Keeping skin smooth in the summer
Dear July, your heightened heat indexes and increased exposure to the sun has pushed my level of desire to stay inside and watch Netflix all day through the roof, and this is wreaking havoc on my skin. Quit it. – Sincerely, Me
If you could write a letter to the month of July, would it sound a bit like that? Chances are yes, because as students lose the structure of classes during the summer, they slacken the reins on their skincare, which can lead to mild acne breakouts at the best, and terrible, hospital-level sunburns at the worst. This quick guide on protecting your skin—and your peace of mind—from summer’s worst efforts should at least get your skin health back on the right track.
First and most importantly, there would be no skin to treat or pamper if the sun’s harmful UV rays burned it to a crisp. No matter how cloudy it is outside, or how little time you think you will spend outdoors, put on sunscreen. Make sure every bit of exposed skin, especially your face, has been treated with sunblock. These days, there are two different kinds of sunblock available: the physical sunblocks, which are made of zinc oxide, and the chemical sunblocks, which contain ingredients like benzophenone. The primary difference between these two types of sunblock is how they protect your skin; physical sunblocks act as a barrier by reflecting the sun’s UVA and UVB rays, while chemical sunblocks absorb the rays. Broad-spectrum sunblocks contain both physical and chemical sunblock ingredients and are therefore more widely recommended, but check with your doctor to make sure you are not allergic to any of the ingredients in the sunblock you decide to use, or check with other outside resources.
The key to clear, hydrated skin is to keep it clean. Acne breakouts happen more during the summer because it is more difficult to stay fresh when you are sweating through 90o weather. Blot sweat off your skin with a clean towel and make sure that anything that touches your skin is fresh and sweat-free—that includes clothes, bath towels, bedsheets, and pillowcases. Wash your sheets and towels at least once a week to get rid of pimple-causing sweat and oil buildups in the fabric. Your skin can also become dry and irritated if you do not wash it immediately getting out of a body of water, especially if it is sensitive. The chlorine in pools strips your skin of its natural protective oils and can leave it feeling itchy and unpleasant, so hop in the showers with some mild soap and scrub yourself down before enduring the long, air-conditioned car ride home. If your family keeps the house cold and dry, your skin might not be fond of that either. Always remember to moisturize using a fragrance-free moisturizer after showers and whenever your skin feels dry and itchy.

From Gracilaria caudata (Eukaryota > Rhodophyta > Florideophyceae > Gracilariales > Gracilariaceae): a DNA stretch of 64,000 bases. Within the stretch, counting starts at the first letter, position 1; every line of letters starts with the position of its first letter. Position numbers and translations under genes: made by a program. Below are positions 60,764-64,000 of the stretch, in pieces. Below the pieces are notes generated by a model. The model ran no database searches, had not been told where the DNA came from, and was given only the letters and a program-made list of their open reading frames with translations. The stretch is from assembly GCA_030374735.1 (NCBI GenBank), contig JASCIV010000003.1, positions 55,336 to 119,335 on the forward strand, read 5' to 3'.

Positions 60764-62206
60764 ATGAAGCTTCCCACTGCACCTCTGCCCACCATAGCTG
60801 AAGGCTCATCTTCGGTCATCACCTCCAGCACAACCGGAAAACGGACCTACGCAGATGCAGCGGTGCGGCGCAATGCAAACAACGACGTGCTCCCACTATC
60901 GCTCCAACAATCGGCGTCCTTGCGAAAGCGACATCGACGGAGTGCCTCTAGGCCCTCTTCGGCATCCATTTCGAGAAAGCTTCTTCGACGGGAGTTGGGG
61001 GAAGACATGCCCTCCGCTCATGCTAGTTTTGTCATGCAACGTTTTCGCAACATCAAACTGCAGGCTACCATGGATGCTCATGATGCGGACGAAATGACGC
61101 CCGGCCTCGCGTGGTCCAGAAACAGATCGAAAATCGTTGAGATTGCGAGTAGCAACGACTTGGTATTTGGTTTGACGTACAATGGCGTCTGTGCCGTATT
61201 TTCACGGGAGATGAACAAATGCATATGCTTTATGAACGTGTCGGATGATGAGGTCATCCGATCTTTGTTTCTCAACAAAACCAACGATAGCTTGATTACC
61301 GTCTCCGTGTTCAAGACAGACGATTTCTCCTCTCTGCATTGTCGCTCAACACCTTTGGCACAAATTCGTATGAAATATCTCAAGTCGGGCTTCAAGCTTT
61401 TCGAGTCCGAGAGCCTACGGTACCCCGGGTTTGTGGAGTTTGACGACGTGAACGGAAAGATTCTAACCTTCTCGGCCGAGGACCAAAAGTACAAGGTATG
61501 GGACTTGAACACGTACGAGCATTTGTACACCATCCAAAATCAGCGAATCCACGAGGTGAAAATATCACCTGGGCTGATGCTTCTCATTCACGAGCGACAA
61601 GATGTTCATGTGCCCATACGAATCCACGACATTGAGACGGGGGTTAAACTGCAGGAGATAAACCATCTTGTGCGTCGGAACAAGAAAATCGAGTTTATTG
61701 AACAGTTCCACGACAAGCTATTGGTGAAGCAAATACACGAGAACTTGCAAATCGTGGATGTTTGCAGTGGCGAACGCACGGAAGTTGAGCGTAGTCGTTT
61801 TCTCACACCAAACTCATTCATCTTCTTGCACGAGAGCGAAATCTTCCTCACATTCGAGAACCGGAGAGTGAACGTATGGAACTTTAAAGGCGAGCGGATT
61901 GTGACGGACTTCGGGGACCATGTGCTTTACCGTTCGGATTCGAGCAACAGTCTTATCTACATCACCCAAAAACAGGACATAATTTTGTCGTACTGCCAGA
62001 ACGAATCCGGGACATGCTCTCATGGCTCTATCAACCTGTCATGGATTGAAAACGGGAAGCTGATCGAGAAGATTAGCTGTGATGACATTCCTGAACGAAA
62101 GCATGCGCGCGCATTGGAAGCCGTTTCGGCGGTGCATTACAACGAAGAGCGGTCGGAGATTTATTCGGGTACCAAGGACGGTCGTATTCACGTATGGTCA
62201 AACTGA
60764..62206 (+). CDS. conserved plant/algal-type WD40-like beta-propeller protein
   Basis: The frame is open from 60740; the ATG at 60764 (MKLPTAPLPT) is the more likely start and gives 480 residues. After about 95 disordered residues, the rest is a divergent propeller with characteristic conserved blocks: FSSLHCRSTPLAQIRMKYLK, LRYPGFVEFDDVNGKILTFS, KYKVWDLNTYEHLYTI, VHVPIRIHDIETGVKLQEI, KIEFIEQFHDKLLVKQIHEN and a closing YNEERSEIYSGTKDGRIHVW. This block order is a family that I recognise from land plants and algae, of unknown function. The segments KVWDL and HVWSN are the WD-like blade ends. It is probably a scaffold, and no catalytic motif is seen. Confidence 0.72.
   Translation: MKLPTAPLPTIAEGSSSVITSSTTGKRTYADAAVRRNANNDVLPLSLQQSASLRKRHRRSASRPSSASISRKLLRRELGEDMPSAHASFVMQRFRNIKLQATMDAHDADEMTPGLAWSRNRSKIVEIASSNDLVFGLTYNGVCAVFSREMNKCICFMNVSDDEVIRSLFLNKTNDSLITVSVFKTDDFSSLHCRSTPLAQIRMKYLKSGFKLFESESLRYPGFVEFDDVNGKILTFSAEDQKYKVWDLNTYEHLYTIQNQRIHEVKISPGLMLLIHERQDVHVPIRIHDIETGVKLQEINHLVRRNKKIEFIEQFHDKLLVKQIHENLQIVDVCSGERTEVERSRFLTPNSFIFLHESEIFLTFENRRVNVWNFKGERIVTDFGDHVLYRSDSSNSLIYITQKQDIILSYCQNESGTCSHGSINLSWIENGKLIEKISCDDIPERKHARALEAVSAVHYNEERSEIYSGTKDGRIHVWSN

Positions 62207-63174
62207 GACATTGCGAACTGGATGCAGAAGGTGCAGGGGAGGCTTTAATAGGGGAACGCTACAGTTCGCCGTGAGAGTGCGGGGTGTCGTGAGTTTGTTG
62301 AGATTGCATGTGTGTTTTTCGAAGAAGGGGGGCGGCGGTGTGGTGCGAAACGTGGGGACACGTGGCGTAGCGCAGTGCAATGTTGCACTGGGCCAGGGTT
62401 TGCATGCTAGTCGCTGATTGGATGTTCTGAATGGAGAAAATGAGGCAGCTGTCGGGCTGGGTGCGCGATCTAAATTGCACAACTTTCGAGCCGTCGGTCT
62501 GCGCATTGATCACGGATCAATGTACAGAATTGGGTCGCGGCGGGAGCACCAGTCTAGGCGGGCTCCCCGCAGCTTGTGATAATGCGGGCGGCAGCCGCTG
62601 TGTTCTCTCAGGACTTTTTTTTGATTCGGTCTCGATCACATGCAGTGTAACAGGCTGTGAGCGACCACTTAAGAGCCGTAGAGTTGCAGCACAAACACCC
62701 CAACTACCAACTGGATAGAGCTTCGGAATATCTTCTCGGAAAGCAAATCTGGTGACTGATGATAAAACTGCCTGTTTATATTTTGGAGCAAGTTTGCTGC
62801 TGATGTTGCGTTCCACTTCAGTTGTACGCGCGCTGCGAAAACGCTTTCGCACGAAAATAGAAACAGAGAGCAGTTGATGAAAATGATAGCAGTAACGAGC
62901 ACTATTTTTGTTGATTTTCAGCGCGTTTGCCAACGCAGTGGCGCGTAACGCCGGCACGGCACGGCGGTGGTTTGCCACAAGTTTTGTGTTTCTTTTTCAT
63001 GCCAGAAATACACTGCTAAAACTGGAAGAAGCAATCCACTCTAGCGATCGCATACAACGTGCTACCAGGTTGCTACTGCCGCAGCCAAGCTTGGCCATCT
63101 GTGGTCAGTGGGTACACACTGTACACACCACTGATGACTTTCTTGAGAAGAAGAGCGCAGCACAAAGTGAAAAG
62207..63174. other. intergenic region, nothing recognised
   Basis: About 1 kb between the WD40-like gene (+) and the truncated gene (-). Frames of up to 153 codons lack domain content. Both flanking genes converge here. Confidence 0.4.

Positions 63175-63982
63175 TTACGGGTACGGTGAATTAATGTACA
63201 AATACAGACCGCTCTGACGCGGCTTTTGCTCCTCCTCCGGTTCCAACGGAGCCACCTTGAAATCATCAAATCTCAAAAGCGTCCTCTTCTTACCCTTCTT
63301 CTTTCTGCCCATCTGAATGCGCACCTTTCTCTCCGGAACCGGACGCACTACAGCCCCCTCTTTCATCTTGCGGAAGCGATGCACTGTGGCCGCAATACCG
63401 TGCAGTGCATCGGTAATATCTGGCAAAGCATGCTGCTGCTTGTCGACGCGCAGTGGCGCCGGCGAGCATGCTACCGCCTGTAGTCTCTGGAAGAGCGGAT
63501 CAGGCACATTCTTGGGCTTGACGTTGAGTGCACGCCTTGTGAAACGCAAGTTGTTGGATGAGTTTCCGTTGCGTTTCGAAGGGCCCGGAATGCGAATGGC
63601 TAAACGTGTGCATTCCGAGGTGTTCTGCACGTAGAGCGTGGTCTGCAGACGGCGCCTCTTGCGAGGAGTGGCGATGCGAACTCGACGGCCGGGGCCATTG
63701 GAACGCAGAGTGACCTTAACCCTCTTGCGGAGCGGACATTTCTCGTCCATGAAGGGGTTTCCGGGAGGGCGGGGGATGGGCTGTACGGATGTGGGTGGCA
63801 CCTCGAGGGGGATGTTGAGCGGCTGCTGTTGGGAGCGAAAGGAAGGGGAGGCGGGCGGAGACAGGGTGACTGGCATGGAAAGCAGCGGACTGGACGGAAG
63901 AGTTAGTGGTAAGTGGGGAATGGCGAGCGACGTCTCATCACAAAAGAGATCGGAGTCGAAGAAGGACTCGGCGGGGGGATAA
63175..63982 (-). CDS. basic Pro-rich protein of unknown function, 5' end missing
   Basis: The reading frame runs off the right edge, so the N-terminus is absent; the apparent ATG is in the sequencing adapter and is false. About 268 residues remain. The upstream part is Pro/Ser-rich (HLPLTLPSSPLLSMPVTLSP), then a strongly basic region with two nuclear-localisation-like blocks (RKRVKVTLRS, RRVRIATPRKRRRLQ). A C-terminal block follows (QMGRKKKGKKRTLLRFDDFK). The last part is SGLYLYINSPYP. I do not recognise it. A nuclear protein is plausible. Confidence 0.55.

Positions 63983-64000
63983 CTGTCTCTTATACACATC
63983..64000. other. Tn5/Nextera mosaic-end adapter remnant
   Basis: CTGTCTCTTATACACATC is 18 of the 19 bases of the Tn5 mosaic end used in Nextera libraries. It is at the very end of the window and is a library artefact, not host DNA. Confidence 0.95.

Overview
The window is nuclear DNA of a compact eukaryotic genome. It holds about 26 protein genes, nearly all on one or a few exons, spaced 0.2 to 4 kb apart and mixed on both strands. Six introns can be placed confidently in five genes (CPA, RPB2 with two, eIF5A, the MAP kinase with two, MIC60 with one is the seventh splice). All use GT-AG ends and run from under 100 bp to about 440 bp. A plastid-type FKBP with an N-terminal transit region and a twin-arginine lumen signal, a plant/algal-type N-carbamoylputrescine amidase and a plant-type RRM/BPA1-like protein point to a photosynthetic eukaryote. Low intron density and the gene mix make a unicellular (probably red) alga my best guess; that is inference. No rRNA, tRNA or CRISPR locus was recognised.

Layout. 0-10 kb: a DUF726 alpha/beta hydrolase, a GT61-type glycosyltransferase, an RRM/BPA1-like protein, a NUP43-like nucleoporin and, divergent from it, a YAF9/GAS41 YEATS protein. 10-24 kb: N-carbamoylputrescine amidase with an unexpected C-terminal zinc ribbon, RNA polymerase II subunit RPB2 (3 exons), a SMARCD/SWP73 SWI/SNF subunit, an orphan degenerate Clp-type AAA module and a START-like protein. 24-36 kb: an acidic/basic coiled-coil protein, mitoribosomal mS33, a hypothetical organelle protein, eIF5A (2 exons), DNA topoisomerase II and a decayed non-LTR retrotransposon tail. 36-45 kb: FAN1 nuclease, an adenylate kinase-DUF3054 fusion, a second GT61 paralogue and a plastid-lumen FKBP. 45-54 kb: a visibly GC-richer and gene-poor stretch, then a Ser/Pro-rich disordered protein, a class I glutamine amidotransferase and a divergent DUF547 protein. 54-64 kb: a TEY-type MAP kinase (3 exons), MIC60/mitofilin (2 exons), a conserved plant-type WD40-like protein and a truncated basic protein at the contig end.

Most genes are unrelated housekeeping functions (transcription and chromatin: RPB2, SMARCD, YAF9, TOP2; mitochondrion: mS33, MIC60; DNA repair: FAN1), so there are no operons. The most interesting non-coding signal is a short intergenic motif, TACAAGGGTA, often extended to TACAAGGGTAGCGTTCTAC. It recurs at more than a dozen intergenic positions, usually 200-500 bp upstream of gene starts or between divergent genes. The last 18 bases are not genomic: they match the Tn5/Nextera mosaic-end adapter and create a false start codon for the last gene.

Whether you spend your summer days cooped up in your room or out and about, chances are, you are not getting enough water. Another important aspect of skin care is to keep it hydrated. Water is a natural clarifier: it nourishes your body and collects dirt and excess particles, including the bits hiding under your dermis, and transports them out of your system. As for the old saying that you should be drinking eight glasses of water a day, many dispute this, with the argument being that other factors need to be taken into consideration, such as your height, weight, age, and level of physical activity. Your best bet is to keep a container of water by your side and drink from it continuously throughout the day to keep your system working properly and your skin happy and hydrated.
Sunscreen, cleanliness, and hydration aside, your skin needs one more vital substance to stay healthy: vitamins. Based on your diet, it may not be receiving the vitamins it needs to look and feel its best. Keep your skin nourished by making sure you consume well-rounded meals with foods rich in vitamins A, B, C, E, and K, among other important minerals. If you simply cannot do that, vitamin supplements—whether geared specifically for hair, skin and nails or just to maintain healthy levels overall—make a pale, but acceptable substitute.
Finally, the most important thing to remember overall is that your skin is your body’s barrier against the outside world. To protect it, you need to treat it well from the inside out. Skin care is an aspect of life that affects us all, and in the brutal summer months when it is susceptible to all sorts of damage, we all should be armed with enough knowledge to keep our skin healthy and happy.